Many Russian scientists left their country when the Soviet Union collapsed, as migration to them meant an option to improve living standard and professional career. Which socio-demographic attributes describe young Russian academics today who want to study or conduct research abroad? Which values or attitudes are of importance to them? On base of two representative questionnaires, sociodemographical characteristics, motivations to migrate, as well as countries of destinations were evaluated among 500 Russian academics, who had studied or conducted research in Germany. The results of those interviews permitted to distinguish types of migrants, deliver new insights into the processes of migration and explain why highly qualified Russians migrate. The study shows correlations between socialisation of interviewees and its impact on future decisions to migrate.

Key words: Migration, Russian academics, brain-exchange, global scientific community.

 

W. John Hopkins (University of Canterbury, Christchurch.) “A Tale of Two Europes: European Regions from Berlin to Lisbon.”  (Pg 55.)

 

One of the lesser noted elements of the Lisbon Treaty (and Treaty on a Constitution for Europe that preceded it), was the limited but significant influence that Europe's regions were able to exert of the process. Regional successes at Lisbon included the inclusion of local and regional levels into the concept of subsidiarity and the right of the Committee of Regions (CoR) to challenge the Commission before the European Court of Justice (ECJ). This regional renaissance came as something of a surprise as although the early 1990s had seen the brief flowering of the concept of the “Europe of Regions”, these hopes were to prove short lived. Even as regional governments in western Europe were flexing their political muscles, the European Union (EU) was looking to expand into areas where sub-national regional governance was weak or non-existent. This weakening of the regional tier, combined with the ineffective nature of EU regional access, particularly the Committee of Regions, led to disenchantment with the European project and turned some regional governments from Europhiles to mild sceptics. However, as the regional successes at Lisbon confirm, Europe's regions are back. This paper traces the rise and fall of the regional tier with particular reference to the changing nature of the expanded EU. As the paper explores, the expansion to the east has changed the very nature of the regional level with the eastern European Member States developing very limited forms of regional governance. In fact, the limited regional successes achieved at Lisbon obscures a continuing paradox within the EU. Although there continues to be pressure for greater regional involvement at the European level, the regional level is not a pan-European phenomenon. It is largely driven by autonomous “legislative” regions, which are a feature of western European states alone. This paper concludes by briefly examining this imbalance and its consequences in a post-Lisbon Europe.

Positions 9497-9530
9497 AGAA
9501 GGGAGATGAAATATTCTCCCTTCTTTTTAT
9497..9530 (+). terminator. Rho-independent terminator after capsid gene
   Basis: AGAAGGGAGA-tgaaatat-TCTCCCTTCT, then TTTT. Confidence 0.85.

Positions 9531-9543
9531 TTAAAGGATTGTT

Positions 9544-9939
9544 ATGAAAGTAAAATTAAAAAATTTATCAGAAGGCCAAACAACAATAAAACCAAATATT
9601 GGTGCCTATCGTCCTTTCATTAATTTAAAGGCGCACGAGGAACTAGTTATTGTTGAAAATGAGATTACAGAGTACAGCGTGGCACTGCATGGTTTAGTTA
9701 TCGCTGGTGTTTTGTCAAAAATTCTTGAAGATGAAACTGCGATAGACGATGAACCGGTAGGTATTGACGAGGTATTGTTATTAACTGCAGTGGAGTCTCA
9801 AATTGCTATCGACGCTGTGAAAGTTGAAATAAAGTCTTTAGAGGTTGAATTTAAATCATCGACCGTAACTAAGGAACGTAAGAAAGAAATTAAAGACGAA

Key Words: Europe, regions, Lisbon, EU Constitution

 

 

CESAA Essay Prize Winners

 

Notes on Contributors

 

Contents